May 12, 2022
Anger is said to be an emotion which can be felt when someone has been wronged, hurt, or misunderstood. Anger is typically thought of as “the bad emotion” and most people could think badly of you if you are more inclined to experience anger episodes. Anger is experienced both on an emotional and physical level and, unless we learn how to control it, it can turn into a destructive behavior which worsens over time.
Feeling threatened or attacked
Feeling frustrated or powerless
Feeling as though we've been invalidated or treated unfairly
Feeling as though our thoughts and emotions are being disrespected
Research states how we interpret situations can also influence anger reactions, which can depend on someone’s childhood upbringing, behaviors modeled and learned through-out life, and coping skills taught to manage anger emotions.
Simply put, anger can manifest as yelling, hitting, kicking, cursing, isolation, silence, slamming doors, breaking objects, hurting others, and even hurting ourselves. Anger affects our body (physically and mentally) by increasing blood pressure, heart rate, headaches, strokes/aneurisms and can lead to an increase in depression and anxiety.
Anger negatively impacts several important life areas by decreasing our ability to focus and concentrate on important tasks, increase poor social skills and communication styles, and decrease satisfaction and healthy expression of emotions with family or friends. Anger is an emotion that can quickly lead to negative consequences such as: losing family or friendships, job reprimands or termination, and limiting social support.
Below is a list of helpful skills and techniques for managing anger in a healthy and appropriate manner, without causing consequences or negatively impacting important life areas:
Self-care involves addressing important personal needs, such as: hygiene, proper eating habits, good sleep routine, attending doctor and therapy appointments, engaging in hobbies and activities, socializing with family and friends, and leaning on religious and spiritual beliefs.
Research shows that exercise can be an important tool for releasing stress and anger. When we exercise, our body releases healthy chemicals (endorphins), which helps to improve mood and acts as a natural pain killer for both the body and brain. Emotional release coping skills also include crying, attending a rage room, talking to trusted family or friends and journaling/painting.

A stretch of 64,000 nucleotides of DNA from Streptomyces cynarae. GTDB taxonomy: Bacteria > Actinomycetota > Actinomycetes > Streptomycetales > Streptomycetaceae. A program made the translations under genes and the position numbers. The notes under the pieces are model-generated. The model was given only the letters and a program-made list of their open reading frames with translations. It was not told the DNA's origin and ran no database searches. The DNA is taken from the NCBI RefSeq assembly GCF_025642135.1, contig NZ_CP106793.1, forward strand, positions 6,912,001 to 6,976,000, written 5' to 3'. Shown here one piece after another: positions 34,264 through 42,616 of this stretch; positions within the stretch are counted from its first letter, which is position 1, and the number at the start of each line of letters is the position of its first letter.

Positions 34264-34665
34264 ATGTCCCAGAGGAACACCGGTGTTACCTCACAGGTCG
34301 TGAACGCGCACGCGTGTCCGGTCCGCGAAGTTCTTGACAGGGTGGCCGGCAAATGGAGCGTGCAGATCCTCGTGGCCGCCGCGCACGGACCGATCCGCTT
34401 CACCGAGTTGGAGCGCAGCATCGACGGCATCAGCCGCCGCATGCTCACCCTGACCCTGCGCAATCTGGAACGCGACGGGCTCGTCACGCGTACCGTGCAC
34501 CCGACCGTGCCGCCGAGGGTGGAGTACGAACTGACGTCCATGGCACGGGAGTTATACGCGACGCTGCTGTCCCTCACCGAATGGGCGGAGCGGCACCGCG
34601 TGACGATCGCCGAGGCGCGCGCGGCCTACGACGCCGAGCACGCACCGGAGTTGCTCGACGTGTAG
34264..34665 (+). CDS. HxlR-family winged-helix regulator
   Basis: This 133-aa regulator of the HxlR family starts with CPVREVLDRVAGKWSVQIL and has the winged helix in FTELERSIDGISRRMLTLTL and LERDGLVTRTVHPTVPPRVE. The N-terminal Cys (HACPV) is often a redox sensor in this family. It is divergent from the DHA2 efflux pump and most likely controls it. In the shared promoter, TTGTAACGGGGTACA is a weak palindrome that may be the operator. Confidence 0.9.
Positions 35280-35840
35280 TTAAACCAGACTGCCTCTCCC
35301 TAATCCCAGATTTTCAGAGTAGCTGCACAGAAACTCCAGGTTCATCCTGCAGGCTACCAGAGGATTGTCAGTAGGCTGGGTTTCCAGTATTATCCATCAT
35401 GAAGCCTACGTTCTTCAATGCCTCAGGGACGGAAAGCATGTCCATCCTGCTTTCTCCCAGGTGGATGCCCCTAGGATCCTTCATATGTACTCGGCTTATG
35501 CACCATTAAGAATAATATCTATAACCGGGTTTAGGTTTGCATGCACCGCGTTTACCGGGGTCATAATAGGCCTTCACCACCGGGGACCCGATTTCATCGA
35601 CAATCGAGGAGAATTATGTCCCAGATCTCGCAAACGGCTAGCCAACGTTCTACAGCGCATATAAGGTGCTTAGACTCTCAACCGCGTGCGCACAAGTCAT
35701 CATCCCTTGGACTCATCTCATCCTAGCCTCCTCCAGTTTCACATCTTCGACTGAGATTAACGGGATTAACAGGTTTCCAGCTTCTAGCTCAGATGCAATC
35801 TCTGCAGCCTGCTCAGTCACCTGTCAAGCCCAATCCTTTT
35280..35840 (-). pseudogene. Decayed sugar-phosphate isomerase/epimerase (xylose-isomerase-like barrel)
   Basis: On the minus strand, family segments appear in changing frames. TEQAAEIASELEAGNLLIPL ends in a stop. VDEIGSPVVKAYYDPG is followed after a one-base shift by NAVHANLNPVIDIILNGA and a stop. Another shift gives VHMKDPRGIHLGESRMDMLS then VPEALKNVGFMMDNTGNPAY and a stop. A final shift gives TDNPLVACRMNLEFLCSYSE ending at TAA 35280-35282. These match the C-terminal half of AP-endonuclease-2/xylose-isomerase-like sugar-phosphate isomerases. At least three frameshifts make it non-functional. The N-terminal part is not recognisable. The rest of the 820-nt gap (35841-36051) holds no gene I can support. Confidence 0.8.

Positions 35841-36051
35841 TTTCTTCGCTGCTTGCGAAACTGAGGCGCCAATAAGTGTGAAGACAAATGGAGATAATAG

Mindfulness is the basic human ability to be fully present, aware of where we are and what we’re doing, and not becoming overly reactive or overwhelmed by what’s going on around us. Several mindfulness exercises to help reduce anger includes mindfulness meditation, progressive muscle relaxation, guided imagery, yoga, mindfulness eating, and grounding techniques using the five senses (5-4-3-2-1).
In Cognitive Behavioral Therapy, we are taught that our thoughts lead to feelings, which leads to behaviors and for us to decrease negative and unwanted reactions, we must focus on changing our perspective in hopes of improving emotions and behaviors.
Something even more interesting is that behind our anger, are a series of other emotions which may be felt simultaneously and can lead to more intense emotions, such as: sadness, shame, guilt, frustration, and disappointment. Therefore, it is very important to identify cognitive distortions and utilize thought challenging questions and reflection of our thoughts, known as metacognition, to assess the validity, errors, and/or alternative perspectives in hopes of improving thought patterns and moods. Once these techniques have been incorporated, we can take appropriate action to express anger in beneficial and productive manner.
While these are not the only helpful coping skills for reducing anger and improving thoughts and behavior patterns, starting with one or several techniques and interventions could help greatly reduce poor anger control and management.